“I’m definitely going to do that,” he said.

In addition, social media has erupted in conversations.

“I’ve had a lot of support on social media,” Schmidt said. “There’s been some backlash to it, but there has been a big conversation happening as a result here in Winston-Salem about how much control we are letting businesses have over our culture, over our arts, over our housing. As an artist, I couldn’t be happier with that being the result of something that I’ve painted.”

Dean Franco, a professor of English at Wake Forest, posted on Facebook: “Local friends, don’t lose sight of the real story. A private park that was designed expressly for gentrification (this is clear, according to the designer’s website and interviews) is a political space. Hosting public murals at this private park is political; it’s art-washing and it’s perfectly common in downtown margins all over the country. Claiming that this political space is a-political is *very* political. Calling out the one mural that doesn’t conform to the dominant political logic is a classic feint, a reliable tactic that solicits discussion about how best to police (rather than upend) norms, and distracts us from questioning how those norms suppress a real, city-wide conversation about the who and how and why of unaffordable housing. Censorship is not the main issue here.”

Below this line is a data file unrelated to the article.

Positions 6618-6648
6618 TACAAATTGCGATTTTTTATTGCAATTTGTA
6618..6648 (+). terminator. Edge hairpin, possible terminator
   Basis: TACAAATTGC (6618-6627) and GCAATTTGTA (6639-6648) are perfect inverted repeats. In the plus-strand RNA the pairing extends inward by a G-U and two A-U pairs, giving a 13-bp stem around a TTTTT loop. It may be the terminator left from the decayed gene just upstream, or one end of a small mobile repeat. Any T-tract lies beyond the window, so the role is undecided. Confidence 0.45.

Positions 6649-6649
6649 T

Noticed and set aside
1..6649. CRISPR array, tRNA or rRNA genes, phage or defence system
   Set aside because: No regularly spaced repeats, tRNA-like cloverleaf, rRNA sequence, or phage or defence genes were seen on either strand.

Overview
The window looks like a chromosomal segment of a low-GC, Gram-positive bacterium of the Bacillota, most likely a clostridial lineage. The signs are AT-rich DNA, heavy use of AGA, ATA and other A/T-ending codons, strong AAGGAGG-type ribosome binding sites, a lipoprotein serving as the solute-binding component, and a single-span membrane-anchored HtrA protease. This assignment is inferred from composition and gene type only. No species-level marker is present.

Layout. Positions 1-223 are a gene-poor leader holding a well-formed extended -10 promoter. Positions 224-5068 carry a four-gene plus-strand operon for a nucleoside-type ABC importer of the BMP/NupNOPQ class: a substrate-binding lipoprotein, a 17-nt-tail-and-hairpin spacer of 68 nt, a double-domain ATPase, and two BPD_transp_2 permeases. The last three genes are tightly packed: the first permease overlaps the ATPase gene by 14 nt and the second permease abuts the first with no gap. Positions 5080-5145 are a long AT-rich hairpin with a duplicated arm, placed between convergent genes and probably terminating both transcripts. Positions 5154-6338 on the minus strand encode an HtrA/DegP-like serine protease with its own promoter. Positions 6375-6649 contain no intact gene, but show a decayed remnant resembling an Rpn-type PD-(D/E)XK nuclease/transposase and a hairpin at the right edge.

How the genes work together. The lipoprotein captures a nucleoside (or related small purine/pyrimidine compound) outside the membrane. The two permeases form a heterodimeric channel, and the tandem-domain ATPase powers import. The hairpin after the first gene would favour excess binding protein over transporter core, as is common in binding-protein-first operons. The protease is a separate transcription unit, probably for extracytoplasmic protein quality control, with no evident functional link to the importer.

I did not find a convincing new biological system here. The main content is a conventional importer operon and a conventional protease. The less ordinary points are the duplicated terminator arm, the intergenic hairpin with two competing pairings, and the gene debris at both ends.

Knabb said AFAS developed ARTivity park and its building in the Arts District to keep other artists involved, saying, “So we were fighting gentrification, if anything.”

He said, “We did this park and this building because we didn’t want some day a plaque on Sixth and Trade streets to say, ‘This used to be the Arts District of Winston-Salem.’”

Chase Law, president and chief executive of Arts Council of Winston-Salem and Forsyth County, said she has seen some of the comments about the situation on social media.

“Since the dawn of time the arts have always played a role in sparking conversation and reaction in the community around current events, political happenings, and social issues,” Law said in an email statement. “Nicholas Schmidt’s mural did just that. Arts organizations in our community set their own policies and protocols, as does Arts Council. We acknowledge that it takes every voice, every talent, and every story to make our community complete. Arts Council is committed to serving as a facilitator, organizer, and promoter of conversations that are authentic, inclusive, and forward-thinking.”